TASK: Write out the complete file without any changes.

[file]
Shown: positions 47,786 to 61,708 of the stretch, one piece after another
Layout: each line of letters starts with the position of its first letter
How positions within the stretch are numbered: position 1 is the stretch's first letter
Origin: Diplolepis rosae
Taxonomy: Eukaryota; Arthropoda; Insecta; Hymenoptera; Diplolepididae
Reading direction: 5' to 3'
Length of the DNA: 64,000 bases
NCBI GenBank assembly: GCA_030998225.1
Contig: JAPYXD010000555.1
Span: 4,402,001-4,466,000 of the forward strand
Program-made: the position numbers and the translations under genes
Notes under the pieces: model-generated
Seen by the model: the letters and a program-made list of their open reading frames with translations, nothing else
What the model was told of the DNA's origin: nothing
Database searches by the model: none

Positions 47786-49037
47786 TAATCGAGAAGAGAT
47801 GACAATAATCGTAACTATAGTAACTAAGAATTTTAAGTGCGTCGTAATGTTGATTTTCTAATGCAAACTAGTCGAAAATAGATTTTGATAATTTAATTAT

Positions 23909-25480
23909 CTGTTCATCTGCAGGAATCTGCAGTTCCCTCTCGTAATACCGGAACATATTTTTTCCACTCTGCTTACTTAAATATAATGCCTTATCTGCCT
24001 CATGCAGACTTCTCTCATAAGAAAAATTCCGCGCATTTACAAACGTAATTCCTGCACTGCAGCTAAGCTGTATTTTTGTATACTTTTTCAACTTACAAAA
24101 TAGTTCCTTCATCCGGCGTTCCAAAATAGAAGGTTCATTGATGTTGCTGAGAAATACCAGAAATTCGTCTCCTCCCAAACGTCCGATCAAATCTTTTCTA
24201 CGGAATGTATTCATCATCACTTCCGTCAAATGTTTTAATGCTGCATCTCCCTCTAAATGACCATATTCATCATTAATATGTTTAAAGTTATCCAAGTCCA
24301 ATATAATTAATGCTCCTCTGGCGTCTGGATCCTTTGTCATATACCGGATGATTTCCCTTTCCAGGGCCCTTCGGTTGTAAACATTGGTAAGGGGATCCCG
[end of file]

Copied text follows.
Shown: positions 47,786 to 61,708 of the stretch, one piece after another
Layout: each line of letters starts with the position of its first letter
How positions within the stretch are numbered: position 1 is the stretch's first letter
Origin: Diplolepis rosae
Taxonomy: Eukaryota; Arthropoda; Insecta; Hymenoptera; Diplolepididae
Reading direction: 5' to 3'
Length of the DNA: 64,000 bases
NCBI GenBank assembly: GCA_030998225.1
Contig: JAPYXD010000555.1
Span: 4,402,001-4,466,000 of the forward strand
Program-made: the position numbers and the translations under genes
Notes under the pieces: model-generated
Seen by the model: the letters and a program-made list of their open reading frames with translations, nothing else
What the model was told of the DNA's origin: nothing
Database searches by the model: none

Positions 47786-49037
47786 TAATCGAGAAGAGAT
47801 GACAATAATCGTAACTATAGTAACTAAGAATTTTAAGTGCGTCGTAATGTTGATTTTCTAATGCAAACTAGTCGAAAATAGATTTTGATAATTTAATTAT

Positions 23909-25480
23909 CTGTTCATCTGCAGGAATCTGCAGTTCCCTCTCGTAATACCGGAACATATTTTTTCCACTCTGCTTACTTAAATATAATGCCTTATCTGCCT
24001 CATGCAGACTTCTCTCATAAGAAAAATTCCGCGCATTTACAAACGTAATTCCTGCACTGCAGCTAAGCTGTATTTTTGTATACTTTTTCAACTTACAAAA
24101 TAGTTCCTTCATCCGGCGTTCCAAAATAGAAGGTTCATTGATGTTGCTGAGAAATACCAGAAATTCGTCTCCTCCCAAACGTCCGATCAAATCTTTTCTA
24201 CGGAATGTATTCATCATCACTTCCGTCAAATGTTTTAATGCTGCATCTCCCTCTAAATGACCATATTCATCATTAATATGTTTAAAGTTATCCAAGTCCA
24301 ATATAATTAATGCTCCTCTGGCGTCTGGATCCTTTGTCATATACCGGATGATTTCCCTTTCCAGGGCCCTTCGGTTGTAAACATTGGTAAGGGGATCCCG